Greenland

Aug 26, 2019 - National Geographic Explorer


National Geographic Explorer traveled southwest from Kangerlussuaq overnight beneath shimmering aurora borealis, heading down along the granite shores Greenland’s longest fjord, before turning north to Sissimiut. The morning dawned clear and bright, and weather throughout the day was exceptionally fine, with low winds and bright sunshine. As the second largest settlement in Greenland, Sissimiut is a community of roughly 6,000 people and a major regional hub.

The houses and buildings in Sissimiut look as though they’ve been taken from a typical Scandinavian town—and in fact, some of them were. One church, for example, was built and disassembled in Denmark, then shipped to Greenland. The intervention of government officials was required when it mysteriously became “stuck” in Norway for a year. Unlike the buildings in arctic Canada and Alaska, those in Greenlandic towns are painted in bright colors—typically reds and blues and greens and yellows—that signify their function or the owner’s occupation. Greenlanders build their houses perched on the granite bedrock to prevent them from melting and sinking into the permafrost.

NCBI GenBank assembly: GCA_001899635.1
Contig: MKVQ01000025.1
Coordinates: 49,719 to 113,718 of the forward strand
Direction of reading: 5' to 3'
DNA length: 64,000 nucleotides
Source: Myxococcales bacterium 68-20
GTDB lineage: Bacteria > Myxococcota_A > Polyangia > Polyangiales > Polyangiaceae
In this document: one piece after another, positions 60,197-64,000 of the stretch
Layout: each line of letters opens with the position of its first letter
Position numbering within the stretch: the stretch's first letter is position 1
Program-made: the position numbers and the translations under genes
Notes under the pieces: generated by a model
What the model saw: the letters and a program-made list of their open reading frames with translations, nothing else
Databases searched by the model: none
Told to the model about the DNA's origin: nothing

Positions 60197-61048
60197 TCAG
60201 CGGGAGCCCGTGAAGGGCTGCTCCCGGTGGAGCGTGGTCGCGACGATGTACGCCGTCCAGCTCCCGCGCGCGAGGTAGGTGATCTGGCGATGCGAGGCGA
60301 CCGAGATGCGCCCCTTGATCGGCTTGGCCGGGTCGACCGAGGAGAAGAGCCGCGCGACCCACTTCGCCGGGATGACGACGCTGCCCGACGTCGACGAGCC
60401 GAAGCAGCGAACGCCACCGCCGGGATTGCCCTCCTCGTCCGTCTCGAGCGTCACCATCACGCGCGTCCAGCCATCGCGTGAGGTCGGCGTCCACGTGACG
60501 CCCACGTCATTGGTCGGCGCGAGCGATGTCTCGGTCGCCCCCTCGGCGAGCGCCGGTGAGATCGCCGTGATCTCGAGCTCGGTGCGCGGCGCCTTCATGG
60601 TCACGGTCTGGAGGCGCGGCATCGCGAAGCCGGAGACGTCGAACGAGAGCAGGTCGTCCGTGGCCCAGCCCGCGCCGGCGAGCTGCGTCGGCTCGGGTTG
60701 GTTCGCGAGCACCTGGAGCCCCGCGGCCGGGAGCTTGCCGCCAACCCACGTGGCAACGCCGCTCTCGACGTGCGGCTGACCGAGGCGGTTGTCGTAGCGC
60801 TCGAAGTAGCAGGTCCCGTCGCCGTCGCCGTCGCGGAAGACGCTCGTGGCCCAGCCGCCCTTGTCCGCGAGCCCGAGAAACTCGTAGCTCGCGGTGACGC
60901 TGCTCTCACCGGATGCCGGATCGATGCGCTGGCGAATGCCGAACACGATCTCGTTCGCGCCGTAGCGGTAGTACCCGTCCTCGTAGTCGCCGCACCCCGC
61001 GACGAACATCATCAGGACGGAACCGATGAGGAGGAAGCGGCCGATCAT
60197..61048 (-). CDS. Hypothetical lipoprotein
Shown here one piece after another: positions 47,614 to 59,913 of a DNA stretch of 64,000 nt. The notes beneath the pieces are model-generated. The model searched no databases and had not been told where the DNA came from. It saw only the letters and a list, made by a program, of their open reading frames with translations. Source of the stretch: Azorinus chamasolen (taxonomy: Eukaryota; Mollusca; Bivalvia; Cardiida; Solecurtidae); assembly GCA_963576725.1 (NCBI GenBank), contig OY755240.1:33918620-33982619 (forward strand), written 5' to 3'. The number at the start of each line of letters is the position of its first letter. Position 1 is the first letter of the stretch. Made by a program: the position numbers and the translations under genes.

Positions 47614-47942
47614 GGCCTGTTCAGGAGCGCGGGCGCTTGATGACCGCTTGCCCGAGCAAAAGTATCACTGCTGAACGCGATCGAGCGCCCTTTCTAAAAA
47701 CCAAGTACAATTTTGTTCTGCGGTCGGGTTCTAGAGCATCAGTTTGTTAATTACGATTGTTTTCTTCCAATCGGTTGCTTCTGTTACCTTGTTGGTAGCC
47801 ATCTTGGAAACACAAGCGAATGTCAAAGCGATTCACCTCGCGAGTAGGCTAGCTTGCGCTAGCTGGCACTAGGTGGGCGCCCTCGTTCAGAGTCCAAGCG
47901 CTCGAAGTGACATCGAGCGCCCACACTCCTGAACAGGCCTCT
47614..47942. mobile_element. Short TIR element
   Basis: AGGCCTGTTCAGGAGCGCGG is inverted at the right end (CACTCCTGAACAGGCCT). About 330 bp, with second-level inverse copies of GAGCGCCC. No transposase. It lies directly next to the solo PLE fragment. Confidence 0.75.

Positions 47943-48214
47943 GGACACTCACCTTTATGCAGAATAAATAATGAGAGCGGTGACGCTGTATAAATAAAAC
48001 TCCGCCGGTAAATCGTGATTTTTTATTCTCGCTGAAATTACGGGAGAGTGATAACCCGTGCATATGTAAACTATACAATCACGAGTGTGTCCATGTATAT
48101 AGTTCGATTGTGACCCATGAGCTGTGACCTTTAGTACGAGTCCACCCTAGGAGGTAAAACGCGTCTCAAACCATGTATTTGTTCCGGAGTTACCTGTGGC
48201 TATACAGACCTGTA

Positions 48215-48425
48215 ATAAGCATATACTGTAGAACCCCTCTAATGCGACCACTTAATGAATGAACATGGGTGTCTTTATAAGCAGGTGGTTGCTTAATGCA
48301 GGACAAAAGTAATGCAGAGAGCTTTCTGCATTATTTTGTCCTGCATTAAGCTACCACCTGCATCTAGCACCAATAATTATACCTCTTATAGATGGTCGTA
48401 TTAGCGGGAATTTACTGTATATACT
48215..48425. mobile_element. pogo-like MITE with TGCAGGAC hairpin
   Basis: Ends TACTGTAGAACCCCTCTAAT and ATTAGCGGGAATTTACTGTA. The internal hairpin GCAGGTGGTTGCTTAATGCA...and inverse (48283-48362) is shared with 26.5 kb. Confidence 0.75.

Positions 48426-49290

Guests spent a few hours wandering through town, taking photographs and learning about Sissimiut’s history and culture from our local guides. Following our return to the ship, we were treated to a demonstration of traditional Greenlandic kayak rolling, a critical skill for anyone venturing out on the icy ocean in a kayak.

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About the Author

Daniel Odess

Cultural Specialist

Daniel (Dan) Odess has conducted archaeological research across the Arctic, including Zhokhov Island in the Russian High Arctic, the coast of Chukotka, dozens of sites in interior and coastal Alaska, and Baffin Island in Canada. 

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